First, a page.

My husband and I had a truly awful weekend together. I wish I could blame it on some unfortunate circumstances, but the misfortune was inside us.
We have seen the enemy and it is us. -Walt Kelly
We were raw with one another. Not in a raging, angry sort of way, but more rubbed-down-to-the-nub raw. We definitely could not rescue one another because we were two men down. Doubly wounded.
Sometimes you clap along with the absurdity of life and sometimes you get bowled over by it.
As Tim prepared to leave early for church, he came to give me a hug. Leaning down close so our kids couldn’t hear, he rested his forehead on my shoulder. I feel like such a hypocrite to go and preach on faith this morning. I don’t feel it. I wanted to remind him of what I knew that he knew: it’s not about him, but about preaching the enduring Word of God which has a power all its own. But time was short and faith was shorter, so I just said, I know.
So we put on our church clothes and our fake smiles, wrestled our four little ones into the cars and we went. Between the hugs and the smiles and the greeting and the singing, something happened inside me. My heavy spirit began to rise like a hot-air balloon. I watched my husband go up in front of our church, open the Word and preach it faithfully, knowing what I knew about how he felt inside. The fog of noxious pollution inside my heart cleared away and I could see.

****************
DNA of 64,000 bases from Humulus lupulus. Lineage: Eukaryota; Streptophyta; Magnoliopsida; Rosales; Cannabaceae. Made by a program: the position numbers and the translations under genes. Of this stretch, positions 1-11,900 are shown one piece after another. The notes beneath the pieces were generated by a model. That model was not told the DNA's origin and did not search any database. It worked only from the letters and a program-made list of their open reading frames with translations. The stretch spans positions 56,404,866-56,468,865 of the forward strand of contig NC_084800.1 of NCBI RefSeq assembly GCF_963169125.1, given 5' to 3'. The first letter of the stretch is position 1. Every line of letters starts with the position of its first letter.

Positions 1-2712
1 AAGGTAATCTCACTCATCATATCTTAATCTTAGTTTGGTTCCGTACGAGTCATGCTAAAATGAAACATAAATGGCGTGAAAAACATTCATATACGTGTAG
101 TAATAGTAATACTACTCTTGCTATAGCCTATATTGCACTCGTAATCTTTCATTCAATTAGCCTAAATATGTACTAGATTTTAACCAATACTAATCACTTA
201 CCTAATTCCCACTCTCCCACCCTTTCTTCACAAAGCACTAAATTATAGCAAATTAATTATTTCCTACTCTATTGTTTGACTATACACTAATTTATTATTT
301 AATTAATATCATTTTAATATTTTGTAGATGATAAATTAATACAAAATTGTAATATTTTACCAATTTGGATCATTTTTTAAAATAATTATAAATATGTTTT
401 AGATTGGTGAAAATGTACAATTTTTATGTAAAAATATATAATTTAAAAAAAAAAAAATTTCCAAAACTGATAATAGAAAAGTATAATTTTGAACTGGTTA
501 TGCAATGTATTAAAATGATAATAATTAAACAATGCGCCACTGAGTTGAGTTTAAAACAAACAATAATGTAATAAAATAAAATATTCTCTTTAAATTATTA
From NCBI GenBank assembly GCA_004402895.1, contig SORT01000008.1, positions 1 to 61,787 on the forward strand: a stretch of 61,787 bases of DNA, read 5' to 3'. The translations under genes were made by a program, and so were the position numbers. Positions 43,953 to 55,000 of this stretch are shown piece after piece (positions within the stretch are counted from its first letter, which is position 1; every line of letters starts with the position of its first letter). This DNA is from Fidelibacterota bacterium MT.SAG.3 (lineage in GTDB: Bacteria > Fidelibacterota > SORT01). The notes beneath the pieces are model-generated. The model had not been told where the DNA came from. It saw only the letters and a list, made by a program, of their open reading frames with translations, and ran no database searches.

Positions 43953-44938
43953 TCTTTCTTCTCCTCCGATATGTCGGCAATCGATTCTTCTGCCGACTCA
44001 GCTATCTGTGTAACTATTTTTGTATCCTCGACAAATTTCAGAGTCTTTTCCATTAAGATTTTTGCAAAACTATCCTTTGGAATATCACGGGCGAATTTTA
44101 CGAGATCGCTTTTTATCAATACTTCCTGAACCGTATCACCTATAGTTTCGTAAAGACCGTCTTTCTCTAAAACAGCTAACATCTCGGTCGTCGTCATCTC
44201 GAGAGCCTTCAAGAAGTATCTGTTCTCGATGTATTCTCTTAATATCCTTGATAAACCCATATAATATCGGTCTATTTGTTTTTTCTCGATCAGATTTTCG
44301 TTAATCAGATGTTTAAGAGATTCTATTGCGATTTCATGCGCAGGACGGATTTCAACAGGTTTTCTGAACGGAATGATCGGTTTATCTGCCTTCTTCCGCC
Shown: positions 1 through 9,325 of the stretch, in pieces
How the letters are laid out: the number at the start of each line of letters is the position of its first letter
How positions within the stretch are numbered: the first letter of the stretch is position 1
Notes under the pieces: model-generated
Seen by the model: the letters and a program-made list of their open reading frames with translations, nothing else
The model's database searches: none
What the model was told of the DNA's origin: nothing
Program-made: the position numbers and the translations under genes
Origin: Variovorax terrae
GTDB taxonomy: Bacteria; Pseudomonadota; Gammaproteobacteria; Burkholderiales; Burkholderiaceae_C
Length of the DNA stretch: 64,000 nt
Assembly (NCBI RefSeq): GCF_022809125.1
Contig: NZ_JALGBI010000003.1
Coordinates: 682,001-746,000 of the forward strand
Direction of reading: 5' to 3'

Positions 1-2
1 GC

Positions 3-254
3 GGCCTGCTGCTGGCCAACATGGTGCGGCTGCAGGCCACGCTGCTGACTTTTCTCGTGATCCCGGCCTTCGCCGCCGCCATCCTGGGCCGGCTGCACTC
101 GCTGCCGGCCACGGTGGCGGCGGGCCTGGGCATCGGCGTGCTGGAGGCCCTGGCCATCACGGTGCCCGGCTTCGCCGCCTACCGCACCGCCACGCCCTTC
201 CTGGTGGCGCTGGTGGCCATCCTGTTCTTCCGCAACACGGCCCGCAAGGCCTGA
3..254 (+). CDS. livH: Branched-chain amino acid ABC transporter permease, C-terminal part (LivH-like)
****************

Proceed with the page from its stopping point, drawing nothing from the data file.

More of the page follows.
I could see how much Satan had to gain from ruining our marriage. I could see how my husband is doing the very thing God has created him to do and how his ministry could be discredited if we allowed the struggles of life to come between us.
I could see how my husband and I needed to pull together and put the problems on the other side of the table, team up against them.
I could see how God’s word can heal the broken places within us, even when we don’t get specific answers to everything we want. The answer is still Christ.
I could see how faith believes in what is not yet seen. I don’t see the power of God all over my life right now, the presence of God all over my Bible reading, but faith is believing what I do not see. Faith is hoping for what has not yet come.
I could see that faith embraces the mystery, and boy, did I ever need some of that kind of faith. I needed to grasp the invisible God and pull Him into the present, just as my husband was exhorting me to do.
More than anything, I began to see that everything really is going to be alright.
In the end, we in the ministry don’t always bring full hearts to church and pour out on everyone we meet. Often we bring our empty hearts and broken lives and let His light shine through our cracked places.
What has God taught you through difficult Sunday mornings?
Published June 17, 2015